Friends have often asked me why
I’m sensitive about my height

Kermit the Frog Performs Twitter’s Strategy Statement

Twitter released its strategy statement to investors on November 12, 2014, to (at best) mixed reception. Here, Kermit the Frog performs the statement, word-for-word.

See also Kermit performing Mitt Romney’s explanation about releasing his tax returns from 2012.

Amazon Puts the Eye of Sauron in Your House

Amazon just announced a weird cylindrical thing called Echo that you talk to in your house. Here’s their awkward ad.

Here are some of my knee-jerk responses to this.

On the device:

In the short term, it looks ridiculous. A big fat cylinder that resembles an air purifier or an ashtray that does what your smartphone already does, which is always with you. The very fact that you use your smartphone to set it up and tinker with it spells out how redundant this seems. Yes, there are kids who don’t have smartphones (one hopes) who might like to talk to the Echo, but it doesn’t seem to me to justify a standalone device.

In the long term, I get it. This a step toward the Star Trek Enterprise-computer, the personification of our homes. This is certainly where things are headed, and it remains an open question as to whether the computing power of that entity will be in our pockets, on our wrists, or in a standalone device.

At first blush, I don’t immediately see any reason for almost anyone to buy this. But soon we’ll all be using something like it. Amazon wants to have its Eye-and-Mouth-of-Sauron in your house before Siri or Android get there.

(By the way, I asked my 4-year-old boy to name the Siri-like Google Now voice on my phone, and he immediately said, “Hershey!” Perfect, right?)

On the ad:

It’s terrible. It’s like a parody of an ad for an embarrassing product. SNL’s “The Love Toilet” seemed more sincere and practical. I can’t believe how 1950s this family is. Dad makes the decisions, wants the news, asks questions about mountains. Mom cooks and doesn’t understand the technology. And dad also seems like kind of a condescending jerk.

All in all, strange, strange times, my friends. Or, as Chris Hutton said on Twitter, “Amazon: first company to sell you the mics they use to listen to you.”

HP Unveils An All-Touch, Projector-Controlled PC

HP has announced something truly new and novel, a desktop PC that is entirely touch-based, but not by reaching out in front of you to touch the screen (which you can also do), but via an overhead projection onto a giant touchpad where a keyboard would normally be. Questions of practicality aside, it looks at first glance to be both a logical step in the direction technology is going, and a refreshingly new take on the desktop PC. It’s called the Sprout.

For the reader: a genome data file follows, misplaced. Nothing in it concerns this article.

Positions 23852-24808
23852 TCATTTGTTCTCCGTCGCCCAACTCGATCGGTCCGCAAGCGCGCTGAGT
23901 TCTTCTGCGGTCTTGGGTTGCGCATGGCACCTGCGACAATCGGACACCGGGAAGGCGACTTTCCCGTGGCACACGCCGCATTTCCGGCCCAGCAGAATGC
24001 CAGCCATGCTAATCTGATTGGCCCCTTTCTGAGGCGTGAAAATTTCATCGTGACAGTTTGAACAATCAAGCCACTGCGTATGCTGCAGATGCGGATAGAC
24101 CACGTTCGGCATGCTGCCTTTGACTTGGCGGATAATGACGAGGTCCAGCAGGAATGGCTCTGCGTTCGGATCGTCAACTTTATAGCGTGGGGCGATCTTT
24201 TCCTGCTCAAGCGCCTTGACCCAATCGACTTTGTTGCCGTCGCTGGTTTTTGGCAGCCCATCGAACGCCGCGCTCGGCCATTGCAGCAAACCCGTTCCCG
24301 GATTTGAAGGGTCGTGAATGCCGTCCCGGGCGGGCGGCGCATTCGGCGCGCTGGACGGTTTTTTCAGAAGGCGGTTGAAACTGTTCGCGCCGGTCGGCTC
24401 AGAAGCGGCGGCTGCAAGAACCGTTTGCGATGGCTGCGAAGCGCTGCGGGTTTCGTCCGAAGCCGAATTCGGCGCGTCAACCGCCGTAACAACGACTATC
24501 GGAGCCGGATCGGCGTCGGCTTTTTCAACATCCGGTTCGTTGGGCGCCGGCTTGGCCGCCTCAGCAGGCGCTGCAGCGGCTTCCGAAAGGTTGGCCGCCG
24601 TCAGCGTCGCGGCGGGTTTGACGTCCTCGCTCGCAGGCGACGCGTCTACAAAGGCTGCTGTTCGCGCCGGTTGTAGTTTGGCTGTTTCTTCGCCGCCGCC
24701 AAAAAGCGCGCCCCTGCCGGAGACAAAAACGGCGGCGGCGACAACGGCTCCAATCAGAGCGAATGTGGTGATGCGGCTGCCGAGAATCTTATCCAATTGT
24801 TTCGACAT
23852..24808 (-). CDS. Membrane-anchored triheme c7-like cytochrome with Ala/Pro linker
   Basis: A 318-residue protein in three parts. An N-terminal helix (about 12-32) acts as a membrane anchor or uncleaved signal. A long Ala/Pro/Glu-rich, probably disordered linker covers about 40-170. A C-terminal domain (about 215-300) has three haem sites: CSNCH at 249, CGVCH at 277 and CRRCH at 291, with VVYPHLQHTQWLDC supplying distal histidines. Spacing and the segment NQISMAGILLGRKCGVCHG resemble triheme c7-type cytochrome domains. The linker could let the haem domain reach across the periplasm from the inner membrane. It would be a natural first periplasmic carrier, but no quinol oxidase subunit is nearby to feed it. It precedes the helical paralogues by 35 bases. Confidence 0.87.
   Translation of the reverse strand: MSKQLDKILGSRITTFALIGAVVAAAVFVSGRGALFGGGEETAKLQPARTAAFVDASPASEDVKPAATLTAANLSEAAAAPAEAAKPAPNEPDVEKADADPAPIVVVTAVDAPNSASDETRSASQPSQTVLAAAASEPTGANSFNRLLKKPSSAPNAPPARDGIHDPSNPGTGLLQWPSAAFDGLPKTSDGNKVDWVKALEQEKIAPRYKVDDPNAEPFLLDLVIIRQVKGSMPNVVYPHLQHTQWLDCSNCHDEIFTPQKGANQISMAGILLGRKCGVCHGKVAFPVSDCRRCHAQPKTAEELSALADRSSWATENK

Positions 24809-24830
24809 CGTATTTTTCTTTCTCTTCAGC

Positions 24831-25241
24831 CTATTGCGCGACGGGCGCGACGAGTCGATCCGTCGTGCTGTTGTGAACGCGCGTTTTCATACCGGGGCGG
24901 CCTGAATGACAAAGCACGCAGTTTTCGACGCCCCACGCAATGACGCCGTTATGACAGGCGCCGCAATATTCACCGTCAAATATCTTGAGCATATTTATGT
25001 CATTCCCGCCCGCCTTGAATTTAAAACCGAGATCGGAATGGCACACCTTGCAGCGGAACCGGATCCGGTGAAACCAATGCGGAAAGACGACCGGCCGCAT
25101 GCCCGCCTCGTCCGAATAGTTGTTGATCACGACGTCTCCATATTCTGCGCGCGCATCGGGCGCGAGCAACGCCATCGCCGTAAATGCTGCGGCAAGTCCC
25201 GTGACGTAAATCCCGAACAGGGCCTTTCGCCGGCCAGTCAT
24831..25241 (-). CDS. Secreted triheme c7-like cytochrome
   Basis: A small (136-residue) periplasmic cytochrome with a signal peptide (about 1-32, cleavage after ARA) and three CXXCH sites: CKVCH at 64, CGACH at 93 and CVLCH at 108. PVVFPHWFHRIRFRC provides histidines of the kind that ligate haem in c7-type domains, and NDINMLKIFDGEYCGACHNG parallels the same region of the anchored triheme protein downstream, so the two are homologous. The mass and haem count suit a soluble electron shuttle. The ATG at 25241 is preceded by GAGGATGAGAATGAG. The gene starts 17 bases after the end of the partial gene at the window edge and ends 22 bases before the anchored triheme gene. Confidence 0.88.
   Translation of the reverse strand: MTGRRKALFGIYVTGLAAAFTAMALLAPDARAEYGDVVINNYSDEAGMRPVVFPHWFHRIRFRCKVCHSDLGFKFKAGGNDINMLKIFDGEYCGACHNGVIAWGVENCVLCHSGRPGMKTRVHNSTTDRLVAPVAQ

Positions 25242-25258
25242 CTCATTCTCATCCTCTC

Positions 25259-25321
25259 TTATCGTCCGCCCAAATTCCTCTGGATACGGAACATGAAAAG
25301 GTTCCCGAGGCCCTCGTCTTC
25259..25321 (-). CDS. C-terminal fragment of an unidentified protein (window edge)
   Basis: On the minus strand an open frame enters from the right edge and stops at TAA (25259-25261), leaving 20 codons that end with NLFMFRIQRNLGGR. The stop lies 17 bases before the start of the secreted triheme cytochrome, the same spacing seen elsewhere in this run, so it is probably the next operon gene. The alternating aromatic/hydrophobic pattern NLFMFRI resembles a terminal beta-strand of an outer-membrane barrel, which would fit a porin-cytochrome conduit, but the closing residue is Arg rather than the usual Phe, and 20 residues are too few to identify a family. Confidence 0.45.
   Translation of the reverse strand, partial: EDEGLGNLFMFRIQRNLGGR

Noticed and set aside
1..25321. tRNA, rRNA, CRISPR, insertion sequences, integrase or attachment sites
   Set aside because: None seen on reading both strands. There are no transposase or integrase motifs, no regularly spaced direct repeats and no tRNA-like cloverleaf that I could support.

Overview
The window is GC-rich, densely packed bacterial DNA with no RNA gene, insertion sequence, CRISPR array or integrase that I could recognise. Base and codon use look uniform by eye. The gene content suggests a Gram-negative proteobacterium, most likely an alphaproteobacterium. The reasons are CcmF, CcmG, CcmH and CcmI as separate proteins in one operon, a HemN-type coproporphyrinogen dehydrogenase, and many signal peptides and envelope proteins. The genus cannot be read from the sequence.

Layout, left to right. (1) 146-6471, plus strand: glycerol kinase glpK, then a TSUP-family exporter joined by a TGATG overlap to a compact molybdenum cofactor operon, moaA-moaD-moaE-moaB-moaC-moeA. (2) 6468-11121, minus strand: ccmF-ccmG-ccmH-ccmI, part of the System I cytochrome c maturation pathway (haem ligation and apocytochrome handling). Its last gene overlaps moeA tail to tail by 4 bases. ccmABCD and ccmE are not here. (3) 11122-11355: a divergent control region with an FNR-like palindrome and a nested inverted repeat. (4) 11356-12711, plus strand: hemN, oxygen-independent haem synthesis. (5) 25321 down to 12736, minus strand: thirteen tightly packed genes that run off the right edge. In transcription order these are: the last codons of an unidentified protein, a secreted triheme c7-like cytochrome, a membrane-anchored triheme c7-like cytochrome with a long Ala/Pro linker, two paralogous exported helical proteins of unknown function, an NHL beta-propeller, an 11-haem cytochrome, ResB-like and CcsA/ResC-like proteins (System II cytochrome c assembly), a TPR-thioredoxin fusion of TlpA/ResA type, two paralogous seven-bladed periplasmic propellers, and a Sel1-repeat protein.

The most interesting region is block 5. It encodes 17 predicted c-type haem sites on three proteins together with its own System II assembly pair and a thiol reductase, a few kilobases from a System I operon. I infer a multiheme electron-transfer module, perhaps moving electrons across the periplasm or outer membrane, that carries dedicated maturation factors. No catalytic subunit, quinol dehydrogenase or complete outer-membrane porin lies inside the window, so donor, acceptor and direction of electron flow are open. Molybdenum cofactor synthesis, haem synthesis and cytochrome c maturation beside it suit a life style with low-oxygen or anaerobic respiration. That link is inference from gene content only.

Skepticism is of course warranted. My immediate reservations include what appears from the video to be a big lack of saturation in the projection. I see this as a problem for two big reasons: One, it’s your primary way of interacting with the computer, so having things look dim or hazy could make it hard to be precise. Two, I’d worry that aside from when you’re typing, you’d be looking at the projection more than you would the primary display, which means most of your time is spent looking at the faint projection instead of the big, pretty monitor in front of you. That seems ergonomically awkward to say the least.

Perhaps in real life the image of the projection is much better than it seems in the promo videos (but I bet not as good as it looks in the promo photos)

But I suspect this is the right idea for where things are going. Take this concept as a foundation, and imagine that you have a rich, high-resolution projection with an iOS-style interface in front of a Retina iMac. Or instead of a projection, you have an iPad-style surface that adapts to the needs of the task at hand, and can even scan and sense dimension and distance of your hands and other objects. Now you’re talking.